April 13, Day 1: Eversource NH Chief Quinlan On The Hot Seat At Northern Pass Hearing
April 14, Day 2: Eversource Chief Questioned About ‘Clean’ Energy Claims And Northern Pass Costs
April 17: Day 3: Eversource: Hydro-Quebec Revenues Could Fall Short In Northern Pass’ First Year
April 18: Day 4: Northern Pass’ Potential Health Concerns Debated At Hearing
April 19: Day 5: Concerns Raised About Northern Pass Affecting Health of Sherburne Woods Residents in Deerfield
April 30: Is NH Getting ‘Hoodwinked’ on Health and Safety By Northern Pass?
May 1: Day 6: Testimony: 44 New Access Roads Needed To Build 192-Mile Northern Pass in NH
May 2: Day 7: Northern Pass Expert: 3 Months of Construction Likely In Downtown Plymouth
ay 3: Day 8: Project Official: Northern Pass Construction Limited To 7 am to 7 pm, Noise Assessed Daily
May 3: Eversource’s Chief Quinlan Listed as ‘Host’ For Sununu Fundraiser
May 4: Day 9: Grafton County Attorney Grills Northern Pass Experts On Land Buys
May 5: Day 9, story 2: Common Man’s Alex Ray: Northern Pass Disruption in Plymouth Would Be ‘Fatal’ To Business
May 8: Forest Society Calls Northern Pass Inflated Land Buys a ‘Shell Game’
May 25: Hydro-Quebec Explores Opportunities in New England, New York
May 31:, NHPR Talk Northern Pass With John Dankosky
May 31: Day 10: ‘Frac-Out’ Water Pollution Possible When Drilling To Bury Northern Pass
une 1: Day 11: Applicant: Northern Pass Would Mitigate Impact On Endangered State Butterfly
June 8: Day 12: Counsel for the Public: Northern Pass Financial Expert’s Perspective ‘Unnaturally Optimistic’
June 9: Day 13: Portions of Northern Pass Hearings Held In Closed Session, Again
June 12: Public Statement Hearings On Northern Pass Begin June 15
June 13: Day 14:  Analyst: Customer Using 300 kw Would Save $1.50 a Month With Northern Pass
June 14: Day 15: Regulator: Committee Could Consider Conditioning Approval for Northern Pass
une 15: Day 16: Speaking Out For and Against Northern Pass From Connecticut to Concord
une 16: Day 17: Forest Society Presses Environmental Benefits of Burying Northern Pass, Yale Responds To Critics About Land Leased To Northern Pass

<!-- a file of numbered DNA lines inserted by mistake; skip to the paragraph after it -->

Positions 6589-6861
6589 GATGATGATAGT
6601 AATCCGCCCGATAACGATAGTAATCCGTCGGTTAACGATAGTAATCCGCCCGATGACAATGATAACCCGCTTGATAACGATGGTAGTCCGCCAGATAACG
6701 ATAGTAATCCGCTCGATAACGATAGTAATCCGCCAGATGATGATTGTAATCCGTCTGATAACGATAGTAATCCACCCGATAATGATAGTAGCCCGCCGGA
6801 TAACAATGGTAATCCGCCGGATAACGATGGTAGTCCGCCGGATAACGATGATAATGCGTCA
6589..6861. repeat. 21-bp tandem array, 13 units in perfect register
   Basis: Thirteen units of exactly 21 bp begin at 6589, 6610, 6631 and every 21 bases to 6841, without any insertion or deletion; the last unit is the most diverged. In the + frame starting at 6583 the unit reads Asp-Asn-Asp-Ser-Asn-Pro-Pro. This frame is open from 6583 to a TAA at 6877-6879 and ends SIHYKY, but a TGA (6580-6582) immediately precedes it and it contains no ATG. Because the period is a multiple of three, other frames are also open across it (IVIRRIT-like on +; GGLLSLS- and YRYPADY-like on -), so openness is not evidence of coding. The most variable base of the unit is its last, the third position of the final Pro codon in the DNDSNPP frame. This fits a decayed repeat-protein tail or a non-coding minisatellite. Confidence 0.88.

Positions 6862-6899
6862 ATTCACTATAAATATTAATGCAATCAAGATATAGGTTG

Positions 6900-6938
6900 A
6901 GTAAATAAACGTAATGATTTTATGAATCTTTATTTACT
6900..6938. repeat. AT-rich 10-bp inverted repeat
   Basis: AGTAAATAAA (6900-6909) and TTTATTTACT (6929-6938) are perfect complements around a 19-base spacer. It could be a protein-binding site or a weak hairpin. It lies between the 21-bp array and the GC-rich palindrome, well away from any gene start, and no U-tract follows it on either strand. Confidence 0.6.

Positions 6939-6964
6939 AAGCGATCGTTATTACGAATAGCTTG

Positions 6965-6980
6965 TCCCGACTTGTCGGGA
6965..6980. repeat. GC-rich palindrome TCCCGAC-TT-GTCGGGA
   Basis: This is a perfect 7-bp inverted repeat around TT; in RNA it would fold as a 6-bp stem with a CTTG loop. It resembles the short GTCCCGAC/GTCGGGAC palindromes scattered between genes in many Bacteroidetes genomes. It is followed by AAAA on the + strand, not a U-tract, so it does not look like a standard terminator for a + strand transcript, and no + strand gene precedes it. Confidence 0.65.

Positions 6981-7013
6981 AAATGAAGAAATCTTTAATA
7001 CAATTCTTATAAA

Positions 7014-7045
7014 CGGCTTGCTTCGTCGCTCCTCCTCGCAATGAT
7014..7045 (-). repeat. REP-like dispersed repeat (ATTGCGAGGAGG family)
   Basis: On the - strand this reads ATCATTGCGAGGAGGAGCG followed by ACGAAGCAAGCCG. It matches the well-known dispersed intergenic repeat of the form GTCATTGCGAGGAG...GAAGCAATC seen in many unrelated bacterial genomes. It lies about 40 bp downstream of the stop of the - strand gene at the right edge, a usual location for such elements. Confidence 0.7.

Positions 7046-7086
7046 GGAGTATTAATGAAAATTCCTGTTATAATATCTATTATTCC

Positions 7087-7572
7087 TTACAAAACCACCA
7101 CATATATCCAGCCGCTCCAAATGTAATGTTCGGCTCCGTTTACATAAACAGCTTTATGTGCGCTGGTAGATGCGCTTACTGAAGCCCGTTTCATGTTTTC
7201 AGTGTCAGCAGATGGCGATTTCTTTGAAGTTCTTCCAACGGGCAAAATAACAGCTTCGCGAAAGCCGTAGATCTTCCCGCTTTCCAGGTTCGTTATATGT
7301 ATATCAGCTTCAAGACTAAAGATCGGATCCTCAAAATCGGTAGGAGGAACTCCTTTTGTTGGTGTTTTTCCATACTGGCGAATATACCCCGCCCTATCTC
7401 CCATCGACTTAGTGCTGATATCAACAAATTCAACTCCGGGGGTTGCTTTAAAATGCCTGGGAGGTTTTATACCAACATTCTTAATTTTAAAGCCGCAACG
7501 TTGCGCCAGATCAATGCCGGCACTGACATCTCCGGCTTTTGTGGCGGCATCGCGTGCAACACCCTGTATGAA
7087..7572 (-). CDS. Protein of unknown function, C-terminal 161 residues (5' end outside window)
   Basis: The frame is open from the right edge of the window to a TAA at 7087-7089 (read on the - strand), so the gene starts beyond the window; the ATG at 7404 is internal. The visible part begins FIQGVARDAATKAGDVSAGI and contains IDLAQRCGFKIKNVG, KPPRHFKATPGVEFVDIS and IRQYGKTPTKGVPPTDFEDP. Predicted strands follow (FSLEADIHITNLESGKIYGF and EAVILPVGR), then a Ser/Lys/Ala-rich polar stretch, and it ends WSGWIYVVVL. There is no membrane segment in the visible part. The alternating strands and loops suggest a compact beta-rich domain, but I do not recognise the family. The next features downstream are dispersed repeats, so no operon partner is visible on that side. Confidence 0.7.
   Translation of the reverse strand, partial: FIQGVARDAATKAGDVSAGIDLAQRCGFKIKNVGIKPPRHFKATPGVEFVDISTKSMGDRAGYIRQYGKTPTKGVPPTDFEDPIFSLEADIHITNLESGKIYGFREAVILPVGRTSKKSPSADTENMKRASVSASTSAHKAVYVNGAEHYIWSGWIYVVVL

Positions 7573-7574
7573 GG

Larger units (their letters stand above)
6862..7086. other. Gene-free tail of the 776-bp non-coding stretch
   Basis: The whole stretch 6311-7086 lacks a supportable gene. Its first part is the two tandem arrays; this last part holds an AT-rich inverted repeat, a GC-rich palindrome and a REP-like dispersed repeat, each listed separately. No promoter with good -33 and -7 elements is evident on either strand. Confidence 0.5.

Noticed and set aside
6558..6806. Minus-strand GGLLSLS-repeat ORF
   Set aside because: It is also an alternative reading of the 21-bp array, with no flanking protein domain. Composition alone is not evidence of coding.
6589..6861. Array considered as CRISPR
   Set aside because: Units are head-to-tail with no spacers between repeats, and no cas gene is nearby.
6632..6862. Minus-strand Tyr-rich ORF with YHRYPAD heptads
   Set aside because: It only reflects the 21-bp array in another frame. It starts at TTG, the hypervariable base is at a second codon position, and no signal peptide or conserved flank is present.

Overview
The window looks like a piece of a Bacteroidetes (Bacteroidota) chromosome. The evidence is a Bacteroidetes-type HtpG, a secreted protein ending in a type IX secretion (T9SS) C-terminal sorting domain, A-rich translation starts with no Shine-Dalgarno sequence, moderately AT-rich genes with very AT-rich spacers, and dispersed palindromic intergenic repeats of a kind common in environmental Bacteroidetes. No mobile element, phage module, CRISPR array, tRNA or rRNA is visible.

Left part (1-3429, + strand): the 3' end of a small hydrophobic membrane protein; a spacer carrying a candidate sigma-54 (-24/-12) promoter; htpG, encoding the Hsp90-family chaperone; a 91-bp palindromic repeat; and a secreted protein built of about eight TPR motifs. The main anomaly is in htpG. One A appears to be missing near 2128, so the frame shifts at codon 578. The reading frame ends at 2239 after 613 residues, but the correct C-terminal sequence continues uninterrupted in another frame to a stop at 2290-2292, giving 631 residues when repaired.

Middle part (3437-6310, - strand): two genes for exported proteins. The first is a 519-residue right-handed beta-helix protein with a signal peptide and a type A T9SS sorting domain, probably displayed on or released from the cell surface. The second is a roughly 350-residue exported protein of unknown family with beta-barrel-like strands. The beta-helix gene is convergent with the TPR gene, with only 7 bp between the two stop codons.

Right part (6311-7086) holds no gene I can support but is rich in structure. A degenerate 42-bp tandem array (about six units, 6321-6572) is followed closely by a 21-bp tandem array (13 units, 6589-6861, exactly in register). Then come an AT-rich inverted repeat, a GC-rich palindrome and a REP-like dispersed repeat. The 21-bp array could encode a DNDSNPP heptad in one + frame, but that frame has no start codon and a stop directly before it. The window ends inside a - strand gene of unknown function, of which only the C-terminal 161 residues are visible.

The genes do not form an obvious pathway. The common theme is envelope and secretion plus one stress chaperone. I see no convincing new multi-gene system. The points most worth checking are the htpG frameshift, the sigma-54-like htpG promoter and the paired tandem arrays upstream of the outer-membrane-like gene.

une 21: Northern Pass Wants Controversial Yale-Bayroot Lease Kept Confidential
June 20: Day 18: Intervenors: Northern Pass Experts Failed To Identify All Impacted Wetlands
une 22: Day 19: Northern Pass Opponents Dominate SEC Hearing
une 23:  Day 20: Northern Pass Seeks 15 More Hearing Days For Total of 57
June 26: 
Day 21: SEC Members Quiz Northern Pass Experts On Wetland Protection
uly 18: Day 22: Northern Pass Expert: Project Wouldn’t Hurt Tourism
uly 19: Day 23: Site Evaluation Committee Members Criticize Northern Pass Expert on Tourism
uly 20: Day 24: Pessamit Innu, Lawmakers, Citizens, Businesses All Have Their Say on Northern Pass
July 21: Day 25: Deputy Solicitor: Northern Pass’ Tax Breaks Not So Great for Concord Property Owners
July 27: More Competition & Northern Pass Commits $10M To Help Low-Income Mass. Customers
July 31: Day 26: Public Counsel Grills Northern Pass Expert On Property Value Impact
Aug. 1: Day 27: Northern Pass’ Real Estate Expert Questioned About Data Accuracy
Aug 2: Day 28: Northern Pass Real Estate Expert Concedes Power Lines ‘Thin The Market’
Aug. 3: Day 29: Northern Pass Expert Asked How 1,284 ‘Significant’ Properties Pared Down to 6
Aug. 9: Day 30: No End In Sight For Hearings on Northern Pass’ Controversial Plan
Aug. 29: Day 31: Intervenors Grill Northern Pass’ Historic Preservation Expert
Aug. 30: Day 32: Passionate People From Concord to Clarksville Speak Against Northern Pass
Aug. 31: Day 33: Panel Postpones Northern Pass Decision For Five More Months
Aug. 31: Committee Blasts Eversource For Late Access To ‘Crucial’ Northern Pass Agreement
Sept. 5: 31 Northern Pass Hearings Added; Delay Prompts Lively Facebook Exchange
Sept. 11: Day 34: Counsel: Northern Pass Expert Failed To Survey Public About Scenery Impact
Sept. 12: Day 35: Northern Pass Expert: Views Could Be Worse If Owners Cut Trees Along Route
Sept. 13: Day 36: Chairman Limits Upcoming Cross-Examination By Northern Pass Intervenors
Sept. 15: Day 37: Visual Expert: Exactly Where 52 Miles Of Northern Pass Would Be Buried Still Unknown
Sept. 18: Day 38: Ex-SEC Chairman Varney Grilled As Northern Pass’ Land Use Expert
Sept. 19: Day 39: SEC Chair: New Evidence Indicates Potential Inaccuracies in Northern Pass’ Burial Plans

Sept. 21:

Study: Granite State Power Link Bests Northern Pass On CO2 Reductions